Table of Contents
What is mastitis?
Mastitis (say: “mass-tie-tuss”) is an inflammation of the breast that is usually caused by an infection. It often happens while a woman is breastfeeding, especially during the first 6 weeks.
What are the symptoms of mastitis?
Women who have mastitis feel generally ill. Other symptoms include:
Mastitis usually affects one breast, not both breasts.
- Breast pain
- A tender, red, wedge-shaped area on the breast
- A burning sensation while breastfeeding
How can my doctor tell if I have mastitis?
Your doctor will ask you about your symptoms and examine the affected breast. He or she will check for swelling, tenderness and a painful, wedge-shaped area on the breast that is a tell-tale sign of mastitis.
What can I do to prevent mastitis?
Below are some basic breastfeeding techniques to lower your risk of developing mastitis.
- Your baby should latch onto the nipple with his or her mouth open wide.
- Allow your baby to empty one breast before switching to the other breast.
- Change your baby’s position from one feeding to the next to help empty all the areas of the breast.
- If you need to stop a feeding, break the suction using your finger.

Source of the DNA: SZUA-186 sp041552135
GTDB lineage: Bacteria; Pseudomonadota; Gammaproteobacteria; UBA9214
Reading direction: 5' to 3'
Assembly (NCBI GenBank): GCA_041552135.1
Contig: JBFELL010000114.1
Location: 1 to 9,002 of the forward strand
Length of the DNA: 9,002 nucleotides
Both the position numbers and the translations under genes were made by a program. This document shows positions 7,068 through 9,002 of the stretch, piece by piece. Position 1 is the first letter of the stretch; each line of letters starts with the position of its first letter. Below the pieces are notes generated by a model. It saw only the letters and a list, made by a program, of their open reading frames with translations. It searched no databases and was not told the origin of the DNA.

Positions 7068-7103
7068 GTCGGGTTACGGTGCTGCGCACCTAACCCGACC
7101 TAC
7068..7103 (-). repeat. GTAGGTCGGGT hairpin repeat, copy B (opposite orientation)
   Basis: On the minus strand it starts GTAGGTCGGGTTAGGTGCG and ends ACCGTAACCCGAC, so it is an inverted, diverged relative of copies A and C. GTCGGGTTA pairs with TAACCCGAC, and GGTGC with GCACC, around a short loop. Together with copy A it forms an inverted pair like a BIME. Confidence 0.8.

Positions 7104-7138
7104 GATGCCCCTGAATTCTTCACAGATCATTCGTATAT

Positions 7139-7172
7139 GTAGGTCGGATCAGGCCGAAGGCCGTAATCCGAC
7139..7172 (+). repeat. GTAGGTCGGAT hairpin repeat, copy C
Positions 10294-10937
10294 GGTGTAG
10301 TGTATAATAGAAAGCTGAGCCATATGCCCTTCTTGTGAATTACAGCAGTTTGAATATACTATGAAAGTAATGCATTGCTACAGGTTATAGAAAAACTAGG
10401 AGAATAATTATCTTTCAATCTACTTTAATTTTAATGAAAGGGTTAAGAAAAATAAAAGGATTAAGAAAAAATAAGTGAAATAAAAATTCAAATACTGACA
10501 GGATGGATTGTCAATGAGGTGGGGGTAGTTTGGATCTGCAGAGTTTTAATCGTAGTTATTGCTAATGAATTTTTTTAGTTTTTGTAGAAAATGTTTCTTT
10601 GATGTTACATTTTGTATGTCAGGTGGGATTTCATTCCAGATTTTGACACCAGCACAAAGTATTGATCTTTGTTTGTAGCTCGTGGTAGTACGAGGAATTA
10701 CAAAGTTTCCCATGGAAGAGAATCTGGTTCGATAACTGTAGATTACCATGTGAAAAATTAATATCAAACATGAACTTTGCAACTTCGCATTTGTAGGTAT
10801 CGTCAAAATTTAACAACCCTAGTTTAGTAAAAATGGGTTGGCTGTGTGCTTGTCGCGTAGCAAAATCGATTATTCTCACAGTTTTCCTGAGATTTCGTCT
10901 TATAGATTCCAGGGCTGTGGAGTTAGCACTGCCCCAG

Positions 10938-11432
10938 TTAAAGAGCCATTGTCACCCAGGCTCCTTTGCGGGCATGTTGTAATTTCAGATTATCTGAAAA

- Don’t wear tight-fitting bras or breast pads that cause your nipples to stay moist after breastfeeding.
- Air your nipples when possible.
- Tell your doctor or lactation consultant if you have nipple pain during nursing.
How is mastitis treated?
Your doctor will likely prescribe antibiotics to clear up the infection. You should start to feel better a few days after starting the antibiotics. But make sure you take all the antibiotics your doctor prescribes to prevent antibiotic resistance.
Over-the-counter pain medicines such as acetaminophen (one brand name: Tylenol) or ibuprofen (one brand name: Advil) can help relieve pain. Warm showers can also help relieve the pain.
It is important to keep breastfeeding when you have mastitis. Your breast milk will not be bad for your baby, even if you have mastitis, although some infants may not like the taste. If you stop breastfeeding, germs can spread in the milk that is left in your breast, and your infection can get worse. If you cannot nurse your baby, you should pump your breasts to remove the milk.
Getting enough rest and drinking extra fluids can help you feel better faster. Talk to your doctor if your symptoms get worse.
- What is the likely cause of my mastitis?
- Is my milk still safe for the baby?
- Do I need antibiotics? How should I take them? Are they safe for the baby?
- I’d like someone to observe my breastfeeding technique. Do you have a lactation consultant on staff?
- Where can I find breastfeeding support?
- Is there anything else I should do to help prevent mastitis?
Copyright © American Academy of Family Physicians
This information provides a general overview and may not apply to everyone. Talk to your family doctor to find out if this information applies to you and to get more information on this subject.